These are all things the average bogger or fan doesn’t think about when pulling up to the gate.

Josh Wheeler, one of the promoters for Triple Canopy Ranch, says it cost upwards of $100,000 to re-build portions of the man-made park when it was washed away. “As a promoter, it is a challenge to set up the vendors and organize special events like races. That time costs money also,” Wheeler said.

John Knight at Pudding Creek in Perry explained there are hundreds of man hours and high costs associated with putting on a three-day event. “Owning a mud bog is not a money-making operation. I still drive a 1994 pick up for a reason,” he said.

The costs are still high for even smaller mud bogs that don’t draw crowds in the thousands. Shelia, with Crooked Creek Mud Bog, said they opened the bog just so people had a place to enjoy coming out and slinging some mud, adding it was never set up to make money.

After talking to several other owners and promoters, I heard the same story of how big of a headache and how much hard work and long hours are put in to get a venue set up for a weekend.

Even after the last truck is finally loaded up and the weekend is over, staff still faces clean-up and maintenance.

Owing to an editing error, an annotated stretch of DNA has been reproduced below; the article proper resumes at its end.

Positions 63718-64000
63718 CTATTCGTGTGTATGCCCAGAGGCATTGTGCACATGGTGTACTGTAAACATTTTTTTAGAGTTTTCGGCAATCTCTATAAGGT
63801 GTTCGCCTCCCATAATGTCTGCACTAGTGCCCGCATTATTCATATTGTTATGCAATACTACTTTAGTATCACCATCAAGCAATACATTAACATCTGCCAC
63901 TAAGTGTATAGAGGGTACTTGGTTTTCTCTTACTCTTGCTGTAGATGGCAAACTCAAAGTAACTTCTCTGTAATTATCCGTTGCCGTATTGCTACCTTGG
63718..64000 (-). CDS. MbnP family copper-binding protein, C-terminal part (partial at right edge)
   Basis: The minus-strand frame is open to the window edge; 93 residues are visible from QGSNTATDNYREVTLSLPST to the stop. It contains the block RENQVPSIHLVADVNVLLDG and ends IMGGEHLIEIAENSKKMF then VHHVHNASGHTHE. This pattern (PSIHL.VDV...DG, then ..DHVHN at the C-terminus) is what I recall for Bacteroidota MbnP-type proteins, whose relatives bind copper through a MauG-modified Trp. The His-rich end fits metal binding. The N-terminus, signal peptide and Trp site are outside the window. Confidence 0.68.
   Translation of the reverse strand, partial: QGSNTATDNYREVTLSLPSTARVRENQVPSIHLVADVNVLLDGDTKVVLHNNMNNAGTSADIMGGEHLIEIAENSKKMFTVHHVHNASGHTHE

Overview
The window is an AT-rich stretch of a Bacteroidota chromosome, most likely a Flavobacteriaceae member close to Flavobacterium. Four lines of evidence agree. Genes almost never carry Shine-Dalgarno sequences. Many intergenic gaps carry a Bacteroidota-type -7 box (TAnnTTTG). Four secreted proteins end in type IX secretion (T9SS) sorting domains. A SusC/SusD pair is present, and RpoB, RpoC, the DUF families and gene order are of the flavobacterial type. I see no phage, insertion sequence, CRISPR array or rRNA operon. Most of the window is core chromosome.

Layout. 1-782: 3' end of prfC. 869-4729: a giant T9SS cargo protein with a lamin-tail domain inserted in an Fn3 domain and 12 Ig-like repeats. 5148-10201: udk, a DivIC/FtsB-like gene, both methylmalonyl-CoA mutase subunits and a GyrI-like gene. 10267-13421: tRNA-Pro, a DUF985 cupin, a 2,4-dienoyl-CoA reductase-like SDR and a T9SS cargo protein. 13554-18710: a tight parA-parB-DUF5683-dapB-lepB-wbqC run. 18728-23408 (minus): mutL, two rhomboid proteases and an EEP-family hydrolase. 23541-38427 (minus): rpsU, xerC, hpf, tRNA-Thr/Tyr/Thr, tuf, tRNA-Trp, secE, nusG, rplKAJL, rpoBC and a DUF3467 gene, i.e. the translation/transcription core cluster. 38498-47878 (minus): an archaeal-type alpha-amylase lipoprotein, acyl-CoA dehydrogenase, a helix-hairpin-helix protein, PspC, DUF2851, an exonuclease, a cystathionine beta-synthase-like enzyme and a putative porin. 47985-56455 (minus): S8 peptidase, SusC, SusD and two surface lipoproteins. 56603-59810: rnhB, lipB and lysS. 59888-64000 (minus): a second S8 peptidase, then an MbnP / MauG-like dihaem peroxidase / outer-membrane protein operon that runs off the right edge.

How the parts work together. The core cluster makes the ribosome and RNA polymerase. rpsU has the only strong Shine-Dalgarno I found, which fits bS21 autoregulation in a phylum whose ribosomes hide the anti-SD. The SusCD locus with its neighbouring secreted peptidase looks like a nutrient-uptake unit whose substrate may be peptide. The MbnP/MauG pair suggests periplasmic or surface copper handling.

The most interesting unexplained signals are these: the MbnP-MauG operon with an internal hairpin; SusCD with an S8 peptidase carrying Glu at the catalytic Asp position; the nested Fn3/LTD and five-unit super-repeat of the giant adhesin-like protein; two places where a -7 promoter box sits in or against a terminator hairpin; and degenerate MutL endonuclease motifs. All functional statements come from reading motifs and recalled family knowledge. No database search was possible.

What if the crowd is thin? The fixed costs are the same, regardless if 2,000 people or only 200 show up. It goes without saying no one can afford to lose money for very long in this economy.

Sadly, the days of the $3 mud-bog are long gone. Sure, there might be a few small bogs scattered around where there aren’t rows of vendors, and bogging is the only action going on, but even they have to pay their light bill.

So, the next time you’re in line waiting to get in, don’t cringe when you reach for your wallet. Instead, smile and be glad there are still people out there willing to work hard to provide us legal places to play.

Driver of the Month

This month’s Woods ‘n Water “Driver of the Month” is Ross Francisco, the owner and driver of “ROSS-MITE.”

Ross’ truck is a 2.5 ton, 2006 Chevrolet sitting on 14.9-24s. At its heart is a 588-cubic-inch engine built by Central Florida Machine and Speed.

Saying this truck “gets up and goes” would be an understatement. As these photos (by Kima’s Mud Dawgs) show, Ross-Mite flies – literally! RossMite is not your typical bog truck.